NixOps is easier than I thought

TL;DR: if you have an underpowered machine or two in your house or a small server that you’re already managing using NixOS, and you find that running nixos-rebuild on it takes too long, you can easily keep your current configuration untouched and let a more beefy machine build it. Jump to the end of this post for a sample NixOps specification and instructions on how to use it.

Also, NixOps apparently has some issues involving local state that make it hard to share a deployment with other machines. I just read about a tool called morph that is almost a drop-in replacement for NixOps and doesn’t share these issues. Sadly it is 3AM here and this here setup works well enough for me so I really can’t be bothered to check it out right now, but maybe at some point I will and maybe you might want to do it upfront. This is a good post about it.

I have a Raspberry Pi 3B+ sitting next to my router. I use it to host a couple things to my local network. Here’s a photo.

The Pi 3 in its natural habitat.
The Pi 3 in its natural habitat.

That hunk of metal I just got also acts as a heatsink and it brought down the CPU temperature by 10°C. That’s pretty good!

You might remember it from a previous post, in which I talked about my experience with NixOS’ distributed builds. It’s a slow machine and you really don’t want to build things directly on it, so at the time I reached for distributed builds to make the experience of rebuilding my configuration a little less painful. That worked out alright, but we can do better.

While distributed builds do make executing a nixos-rebuild much faster, the Nix expression describing the whole system is still evaluated on the Pi itself, which in the best case results in a virtually nonfunctional system for a couple minutes, and in the worst a slow death as swap fills out. I usually pull the plug when that happens because I can’t stand watching the poor thing suffer.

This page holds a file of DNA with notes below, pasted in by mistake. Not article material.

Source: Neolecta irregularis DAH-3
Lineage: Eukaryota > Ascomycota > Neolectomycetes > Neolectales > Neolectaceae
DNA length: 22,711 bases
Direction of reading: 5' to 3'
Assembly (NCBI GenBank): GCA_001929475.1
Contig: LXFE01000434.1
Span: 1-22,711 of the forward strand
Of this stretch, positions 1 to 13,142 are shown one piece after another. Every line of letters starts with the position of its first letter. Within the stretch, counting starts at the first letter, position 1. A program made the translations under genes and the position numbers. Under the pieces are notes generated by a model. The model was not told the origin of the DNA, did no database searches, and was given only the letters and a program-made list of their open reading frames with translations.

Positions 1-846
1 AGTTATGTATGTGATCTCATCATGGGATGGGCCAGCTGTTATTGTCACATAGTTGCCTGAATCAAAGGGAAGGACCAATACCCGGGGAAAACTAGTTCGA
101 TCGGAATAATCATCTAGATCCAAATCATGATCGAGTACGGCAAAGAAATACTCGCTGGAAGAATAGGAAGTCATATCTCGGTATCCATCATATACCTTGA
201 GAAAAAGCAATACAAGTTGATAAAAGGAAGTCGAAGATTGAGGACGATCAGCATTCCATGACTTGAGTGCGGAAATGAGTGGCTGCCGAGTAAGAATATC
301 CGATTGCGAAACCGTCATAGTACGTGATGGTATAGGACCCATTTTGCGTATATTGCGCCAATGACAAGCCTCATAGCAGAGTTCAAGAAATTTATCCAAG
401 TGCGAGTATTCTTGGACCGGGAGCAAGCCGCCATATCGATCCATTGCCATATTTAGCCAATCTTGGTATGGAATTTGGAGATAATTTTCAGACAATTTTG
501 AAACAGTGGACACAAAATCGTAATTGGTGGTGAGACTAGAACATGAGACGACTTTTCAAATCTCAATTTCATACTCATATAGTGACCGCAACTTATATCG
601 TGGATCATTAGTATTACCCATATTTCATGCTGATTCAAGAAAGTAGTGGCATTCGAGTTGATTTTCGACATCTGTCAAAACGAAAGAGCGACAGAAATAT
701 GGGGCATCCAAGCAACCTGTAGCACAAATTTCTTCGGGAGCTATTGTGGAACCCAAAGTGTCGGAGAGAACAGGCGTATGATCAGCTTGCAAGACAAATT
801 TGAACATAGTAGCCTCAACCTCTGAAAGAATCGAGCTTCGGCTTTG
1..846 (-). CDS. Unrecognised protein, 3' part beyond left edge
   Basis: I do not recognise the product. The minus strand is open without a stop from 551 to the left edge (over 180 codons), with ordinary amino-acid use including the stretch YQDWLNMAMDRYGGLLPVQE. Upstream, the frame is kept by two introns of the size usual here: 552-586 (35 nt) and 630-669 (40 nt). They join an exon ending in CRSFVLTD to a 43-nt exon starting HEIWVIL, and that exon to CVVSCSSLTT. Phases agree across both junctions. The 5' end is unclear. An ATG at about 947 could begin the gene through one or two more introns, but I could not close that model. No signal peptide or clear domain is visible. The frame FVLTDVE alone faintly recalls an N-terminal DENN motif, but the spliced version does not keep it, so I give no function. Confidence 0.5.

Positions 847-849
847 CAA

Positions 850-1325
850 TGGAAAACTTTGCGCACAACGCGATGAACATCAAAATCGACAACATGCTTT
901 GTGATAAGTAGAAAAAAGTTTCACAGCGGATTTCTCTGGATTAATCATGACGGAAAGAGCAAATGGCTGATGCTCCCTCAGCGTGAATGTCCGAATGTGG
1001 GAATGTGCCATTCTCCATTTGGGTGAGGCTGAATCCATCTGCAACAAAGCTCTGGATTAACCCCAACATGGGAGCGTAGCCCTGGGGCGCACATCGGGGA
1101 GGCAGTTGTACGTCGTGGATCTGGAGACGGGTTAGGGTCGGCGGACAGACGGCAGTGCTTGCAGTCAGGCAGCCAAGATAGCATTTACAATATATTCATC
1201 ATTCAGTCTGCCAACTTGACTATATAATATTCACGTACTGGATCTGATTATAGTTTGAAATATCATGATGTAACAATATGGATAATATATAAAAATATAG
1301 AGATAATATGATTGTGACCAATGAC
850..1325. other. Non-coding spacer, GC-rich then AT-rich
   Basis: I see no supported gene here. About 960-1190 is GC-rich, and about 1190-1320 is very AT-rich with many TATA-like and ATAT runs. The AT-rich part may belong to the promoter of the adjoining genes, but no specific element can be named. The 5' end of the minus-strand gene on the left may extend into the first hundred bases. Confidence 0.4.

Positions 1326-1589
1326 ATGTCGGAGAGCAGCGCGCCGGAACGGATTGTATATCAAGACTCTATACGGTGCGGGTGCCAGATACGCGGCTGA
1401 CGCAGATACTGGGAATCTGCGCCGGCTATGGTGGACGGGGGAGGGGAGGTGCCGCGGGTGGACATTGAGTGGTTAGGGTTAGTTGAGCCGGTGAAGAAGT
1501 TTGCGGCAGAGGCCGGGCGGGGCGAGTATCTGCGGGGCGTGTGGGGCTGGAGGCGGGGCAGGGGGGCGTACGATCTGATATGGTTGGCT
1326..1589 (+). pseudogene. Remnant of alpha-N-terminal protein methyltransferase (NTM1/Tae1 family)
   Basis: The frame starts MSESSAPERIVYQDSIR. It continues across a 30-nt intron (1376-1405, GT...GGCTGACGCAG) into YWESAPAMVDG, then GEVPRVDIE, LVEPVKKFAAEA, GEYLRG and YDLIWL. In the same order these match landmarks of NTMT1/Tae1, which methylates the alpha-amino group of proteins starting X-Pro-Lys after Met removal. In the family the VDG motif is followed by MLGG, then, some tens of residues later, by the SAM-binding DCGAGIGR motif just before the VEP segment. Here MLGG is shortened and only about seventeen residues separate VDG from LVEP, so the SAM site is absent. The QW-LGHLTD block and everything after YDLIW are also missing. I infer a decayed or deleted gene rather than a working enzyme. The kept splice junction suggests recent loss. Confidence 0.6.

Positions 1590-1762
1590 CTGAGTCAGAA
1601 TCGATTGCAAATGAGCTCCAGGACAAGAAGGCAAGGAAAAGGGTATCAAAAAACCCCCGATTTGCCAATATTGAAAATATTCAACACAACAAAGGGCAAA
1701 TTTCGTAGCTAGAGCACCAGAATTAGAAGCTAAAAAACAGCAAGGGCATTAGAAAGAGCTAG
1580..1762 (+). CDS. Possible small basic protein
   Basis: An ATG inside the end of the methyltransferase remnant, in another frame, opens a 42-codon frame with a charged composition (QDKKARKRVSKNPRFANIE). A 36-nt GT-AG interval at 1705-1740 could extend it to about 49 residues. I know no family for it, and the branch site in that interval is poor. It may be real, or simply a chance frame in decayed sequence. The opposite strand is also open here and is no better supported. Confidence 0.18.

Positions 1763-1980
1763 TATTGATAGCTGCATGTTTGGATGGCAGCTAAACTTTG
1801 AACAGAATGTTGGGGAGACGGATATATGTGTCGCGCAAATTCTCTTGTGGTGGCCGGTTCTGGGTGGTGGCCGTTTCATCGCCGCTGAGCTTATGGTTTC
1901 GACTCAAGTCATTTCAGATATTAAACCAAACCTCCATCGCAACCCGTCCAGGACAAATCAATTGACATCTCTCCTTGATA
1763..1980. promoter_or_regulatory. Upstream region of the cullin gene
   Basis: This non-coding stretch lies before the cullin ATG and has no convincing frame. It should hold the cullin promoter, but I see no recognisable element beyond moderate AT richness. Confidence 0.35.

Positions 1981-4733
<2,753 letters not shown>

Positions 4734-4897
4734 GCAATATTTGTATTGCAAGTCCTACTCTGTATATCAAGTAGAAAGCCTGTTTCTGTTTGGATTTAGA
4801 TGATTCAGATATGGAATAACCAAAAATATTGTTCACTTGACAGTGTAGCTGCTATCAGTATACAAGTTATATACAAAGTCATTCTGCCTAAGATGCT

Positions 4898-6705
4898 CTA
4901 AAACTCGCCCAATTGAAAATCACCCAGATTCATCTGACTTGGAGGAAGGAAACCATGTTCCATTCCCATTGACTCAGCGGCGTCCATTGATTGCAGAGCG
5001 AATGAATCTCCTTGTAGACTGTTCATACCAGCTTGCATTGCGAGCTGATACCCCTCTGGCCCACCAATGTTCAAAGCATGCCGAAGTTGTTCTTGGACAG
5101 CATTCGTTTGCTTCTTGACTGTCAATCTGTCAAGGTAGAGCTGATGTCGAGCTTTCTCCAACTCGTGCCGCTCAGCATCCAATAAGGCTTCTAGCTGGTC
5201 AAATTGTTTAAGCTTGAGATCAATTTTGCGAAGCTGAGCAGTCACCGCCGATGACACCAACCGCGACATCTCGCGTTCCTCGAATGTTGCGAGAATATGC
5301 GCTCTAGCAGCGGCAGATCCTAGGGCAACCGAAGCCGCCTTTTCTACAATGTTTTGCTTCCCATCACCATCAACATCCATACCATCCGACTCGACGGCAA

But! There is a fourth solution to this issue that I failed to consider on the previous post though: NixOps! The NixOps user manual describes it as:

[…] a tool for deploying NixOS machines in a network or cloud.

This description initially put me off from using it. It makes it sound like something you’d only use when you have a bunch of servers, and that just using it for managing one machine would be overkill. It also makes it sound like there’s a big learning curve, I mean there’s a big one page html manual about it and ain’t nobody got the time to read all that. Figuring out Nix already took me long enough.

And surely I couldn’t just import the configuration I was using for the Pi and expect it to work with NixOps, right? I’d seen a couple posts about NixOps but they usually involved creating a new server with a new configuration that I didn’t really care about, so maybe I’d have to make some changes.

…Or would I?

This might be a gross oversimplification, but all NixOps does is evaluate a system configuration on your machine, build it, copy the results on one or more target machines and make them switch to that configuration.

In other words, it’s like it runs nixos-rebuild using the Pi’s /etc/nixos/configuration.nix but on another computer, and all the Pi has to do is download the results of the rebuild and run it. In yet other words, it does exactly what I needed.

I was initially worried that I’d have to make some changes to the Pi’s system configuration to deploy it with NixOps, but all I had to do was write a nix expression telling NixOps where to deploy the configuration and some details about the machine architecture, as described in the user manual.

If you’re following this at home, make sure to include all your configuration files when you import your existing one, including the hardware-configuration.nix file!

  network.description = "Raspberry Pi";
  pi3 = { config, pkgs, lib, ... }: {
    deployment.targetHost = "192.168.1.x";
    nixpkgs.localSystem = {
      system = "aarch64-linux";
      config = "aarch64-unknown-linux-gnu";
    imports = [

To build an arm64 configuration on an x86_64 system you have to enable arm64 emulation, but I already had that set up from when I was using it for distributed builds, I think I got it from here. In any case, this is all you need to add to your build machine’s configuration.

  boot.binfmt.emulatedSystems = [ "aarch64-linux" ];

Then you have to allow your build machine to log into the target machine via SSH as root, install the nixops command and it’s just a couple of nixops commands to create the deployment and send it to the Pi.

$ nixops create ./rpi.nix -d rpi
$ nixops deploy -d rpi

These commands will create a new deployment called rpi using the specification file above and deploy it. Not that hard after all!

Summing up, NixOS is really nice and you, hypothetical reader who isn’t using it, should try it. All issues with documentation and tooling notwithstanding. Here’s a couple things that are tangentially related to this post.

Good night.